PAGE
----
Our bodies are very complex machines and have their own ways of signalling when something is wrong. If we’re stressed, our eyes, skin and hair tend to be a dead give-away and it appears that our ancestors were very stressed indeed.
A recent study of the hair from ancient Peruvian remains found high levels of the stress hormone, cortisol. It is the first study to detect cortisol in ancient hair and has been accepted for publication in the Journal of Archaeological Science.
Cortisol is produced in response to real and perceived threats, but the pressures of modern day living are thought to be contributing to prolonged levels of stress. Once released, cortisol travels to nearly every part of the body, including to blood, saliva, urine and hair. The high levels of this hormone found in the hair of ancient Peruvians suggest that humans who lived in that area between 550 A.D. and 1532 were under more stress than we are today.
Lead author of the study Emily Webb, an anthropologist from the University of Western Ontario, said there are many possible reasons that stress levels would have been high but they’re hoping to pinpoint what exactly might have caused such levels of stress in the early Peruvians.
“Food availability, drought conditions and nutritional stress” could have contributed, Webb said. “[And threats] to physical or social integrity, i.e., health, safety and well-being.” But, she said, since nitrogen and carbon isotopes present in hair permit reconstruction of ancient diets and certain physiological and metabolic states, they may be able to get a better idea of the situations the early Peruvians were in.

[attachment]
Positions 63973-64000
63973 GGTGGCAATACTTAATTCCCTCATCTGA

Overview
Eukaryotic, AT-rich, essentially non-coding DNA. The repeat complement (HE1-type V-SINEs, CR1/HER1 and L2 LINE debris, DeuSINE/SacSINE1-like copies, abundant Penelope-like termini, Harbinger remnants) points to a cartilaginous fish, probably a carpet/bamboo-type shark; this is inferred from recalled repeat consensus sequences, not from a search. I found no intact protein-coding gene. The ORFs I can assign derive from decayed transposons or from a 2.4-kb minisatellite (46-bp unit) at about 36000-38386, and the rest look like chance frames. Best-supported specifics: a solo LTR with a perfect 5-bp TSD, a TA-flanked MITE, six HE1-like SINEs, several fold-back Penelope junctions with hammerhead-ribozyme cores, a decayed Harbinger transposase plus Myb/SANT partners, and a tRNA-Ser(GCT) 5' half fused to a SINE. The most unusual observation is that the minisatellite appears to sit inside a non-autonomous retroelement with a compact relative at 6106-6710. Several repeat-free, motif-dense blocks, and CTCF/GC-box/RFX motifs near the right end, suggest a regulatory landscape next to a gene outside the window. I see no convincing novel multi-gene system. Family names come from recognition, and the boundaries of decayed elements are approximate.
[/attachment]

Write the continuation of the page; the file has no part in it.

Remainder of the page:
Researchers measured cortisol in hair from 10 individuals buried at five different sites in Peru and also found the stress hormone in hair from early Ontario residents, ancient Nubians and early Egyptians, although it was the Peru residents that were the focus of this study.
Webb says that while the stress levels of these Peruvians were higher on average than levels measured for member of today’s society, the comforts of modern living may not be able to erase human stress.
“A society serves as a protective buffer, and while our society effectively protects us from, for example, extreme year-to-year differences in food availability, as individuals, we still experience considerable stress in our lives for other reasons,” she said.
In fact stress is often the trigger to a number of ailments, including hair loss. Hair grows at an average rate of about a quarter of an inch per month, but stress can alter the hair growth cycle. Depending upon the individual’s hair length, researcher said they were able to trace stress levels up to 27 months before the Peruvian people died.
This latest research may mean we could soon know not only how our ancestors lived and behaved, but also how they felt.